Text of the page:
And it just gives it like that little something that I’m like, Oh, like I like getting their emails because and I’m probably not their main. Target market, is probably like a bunch of military dudes. Yet they still have that little thing that just makes it like, to me, I think it’s cute.
And it makes me like them even more showing that little bit of personality in emails, like an email that I signed up for randomly, however many, like man,
Sean: [00:21:27] And I guarantee that if they opened up their analytics and their email, they are still getting. A ton of unsubscribes and they’re probably getting a bunch of spam as well.
Torie: [00:21:37] It doesn’t stop them from emailing. They still email, not too much, not too little. Just enough to you’ll keep you top of mind. I think once a month is okay. I think twice a month is probably better. I think it matters what kind of business people are in. How often do you email?
Sean: [00:21:54] I tried to do a couple of times a month, a couple of times a month.
Torie: [00:21:56] So we have clients that we email for. I have one that emails every single day and every single day, there are unsubscribes every single day. There are spam things, but the core of the people that open his emails are like just these mega fans of his like they eat it up. And so for him and the direction that he’s trying to go, like that’s totally worth it to get however many unsubscribes or however many spams because that’s just who he’s decided that he’s going to be.
And we’re at like, Almost two years of emailing every single day.
Sean: [00:22:35] That’s crazy.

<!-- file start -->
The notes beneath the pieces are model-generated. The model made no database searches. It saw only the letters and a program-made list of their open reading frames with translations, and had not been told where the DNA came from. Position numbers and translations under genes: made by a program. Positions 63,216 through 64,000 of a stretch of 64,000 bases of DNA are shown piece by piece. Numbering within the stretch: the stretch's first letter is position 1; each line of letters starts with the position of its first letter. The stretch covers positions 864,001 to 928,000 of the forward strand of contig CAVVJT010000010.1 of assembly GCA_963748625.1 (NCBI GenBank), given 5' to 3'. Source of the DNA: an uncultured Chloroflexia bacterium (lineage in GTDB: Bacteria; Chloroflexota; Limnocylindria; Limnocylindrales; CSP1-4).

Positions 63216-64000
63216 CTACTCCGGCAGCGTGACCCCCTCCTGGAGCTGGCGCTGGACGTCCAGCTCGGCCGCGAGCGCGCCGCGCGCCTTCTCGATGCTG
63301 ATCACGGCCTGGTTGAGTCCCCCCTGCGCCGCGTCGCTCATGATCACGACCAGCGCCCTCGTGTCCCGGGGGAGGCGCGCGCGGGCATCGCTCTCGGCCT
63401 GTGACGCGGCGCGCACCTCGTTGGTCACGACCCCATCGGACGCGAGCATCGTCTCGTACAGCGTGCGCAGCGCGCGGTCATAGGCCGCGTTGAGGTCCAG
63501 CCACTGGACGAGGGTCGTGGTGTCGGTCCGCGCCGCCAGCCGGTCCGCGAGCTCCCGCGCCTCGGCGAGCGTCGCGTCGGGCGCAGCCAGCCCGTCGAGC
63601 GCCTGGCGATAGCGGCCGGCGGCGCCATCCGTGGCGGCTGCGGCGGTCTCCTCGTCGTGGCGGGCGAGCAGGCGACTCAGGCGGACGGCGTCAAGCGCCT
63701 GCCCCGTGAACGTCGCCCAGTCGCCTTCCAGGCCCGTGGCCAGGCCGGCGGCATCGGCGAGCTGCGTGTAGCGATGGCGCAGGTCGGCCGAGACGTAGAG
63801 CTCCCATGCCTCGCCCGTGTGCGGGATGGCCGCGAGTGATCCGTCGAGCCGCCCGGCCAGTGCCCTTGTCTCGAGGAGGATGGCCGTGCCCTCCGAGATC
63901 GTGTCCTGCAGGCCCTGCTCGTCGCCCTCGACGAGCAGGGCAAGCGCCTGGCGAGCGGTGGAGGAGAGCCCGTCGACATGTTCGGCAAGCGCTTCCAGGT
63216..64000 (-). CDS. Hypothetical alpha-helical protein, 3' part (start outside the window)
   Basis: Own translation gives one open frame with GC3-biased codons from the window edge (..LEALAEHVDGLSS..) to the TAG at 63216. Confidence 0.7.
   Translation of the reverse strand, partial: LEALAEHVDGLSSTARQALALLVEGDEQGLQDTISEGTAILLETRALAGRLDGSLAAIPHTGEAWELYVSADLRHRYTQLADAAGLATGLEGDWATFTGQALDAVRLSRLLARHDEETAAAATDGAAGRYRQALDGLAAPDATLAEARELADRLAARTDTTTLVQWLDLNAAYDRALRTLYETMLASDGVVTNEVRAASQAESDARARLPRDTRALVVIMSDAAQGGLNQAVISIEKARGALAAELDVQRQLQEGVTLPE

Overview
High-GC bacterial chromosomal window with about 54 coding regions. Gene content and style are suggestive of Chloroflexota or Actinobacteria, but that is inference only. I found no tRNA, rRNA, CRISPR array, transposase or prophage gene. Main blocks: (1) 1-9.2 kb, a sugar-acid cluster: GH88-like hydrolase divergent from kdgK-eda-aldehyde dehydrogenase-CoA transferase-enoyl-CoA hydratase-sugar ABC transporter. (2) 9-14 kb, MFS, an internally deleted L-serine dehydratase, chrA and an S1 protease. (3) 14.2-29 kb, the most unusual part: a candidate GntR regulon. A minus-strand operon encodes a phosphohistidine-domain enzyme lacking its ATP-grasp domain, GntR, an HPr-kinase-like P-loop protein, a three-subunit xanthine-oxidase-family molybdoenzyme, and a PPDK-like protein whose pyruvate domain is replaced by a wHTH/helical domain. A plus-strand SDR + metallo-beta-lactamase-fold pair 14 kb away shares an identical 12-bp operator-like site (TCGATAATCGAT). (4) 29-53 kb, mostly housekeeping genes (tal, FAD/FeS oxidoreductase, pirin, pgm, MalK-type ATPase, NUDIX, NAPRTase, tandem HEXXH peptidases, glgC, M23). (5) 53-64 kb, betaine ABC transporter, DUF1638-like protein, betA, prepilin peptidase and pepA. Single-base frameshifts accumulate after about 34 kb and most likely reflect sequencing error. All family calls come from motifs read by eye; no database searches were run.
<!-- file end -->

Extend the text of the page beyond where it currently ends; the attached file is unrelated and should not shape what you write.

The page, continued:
Torie: [00:22:36] Yeah. That’s, that was an intentional thing that he wanted to do. And in, I would say 99.9% of the time, he is not saying buy anything. It stories it’s, it’s kinda like the rock thing. You want to open it because it’s always something different.
It’s always stories. It’s jokes. It’s really good nuggets of information. And whatever your business is, you can’t do that curse of knowledge and think that people just automatically assume they know all these things. Figure out what those things are that you want to share with people. If they’ve done business with you, or if they’ve signed up. They’ve already said I am interested. They have stepped up and said that. So whatever it is that you’re emailing out they’re going to like it. They’re going to keep going. At least the ones that would buy from you, the ones that are unsubscribing, screw them.
They probably would have never bought from you anyway. Or maybe they bought that one time. And for whatever reason, not your people anymore. And that’s okay. So if people unsubscribe, it’s totally good, it’s totally better than not emailing your list. I don’t say it’s your precious list, and you don’t want to just serve it well,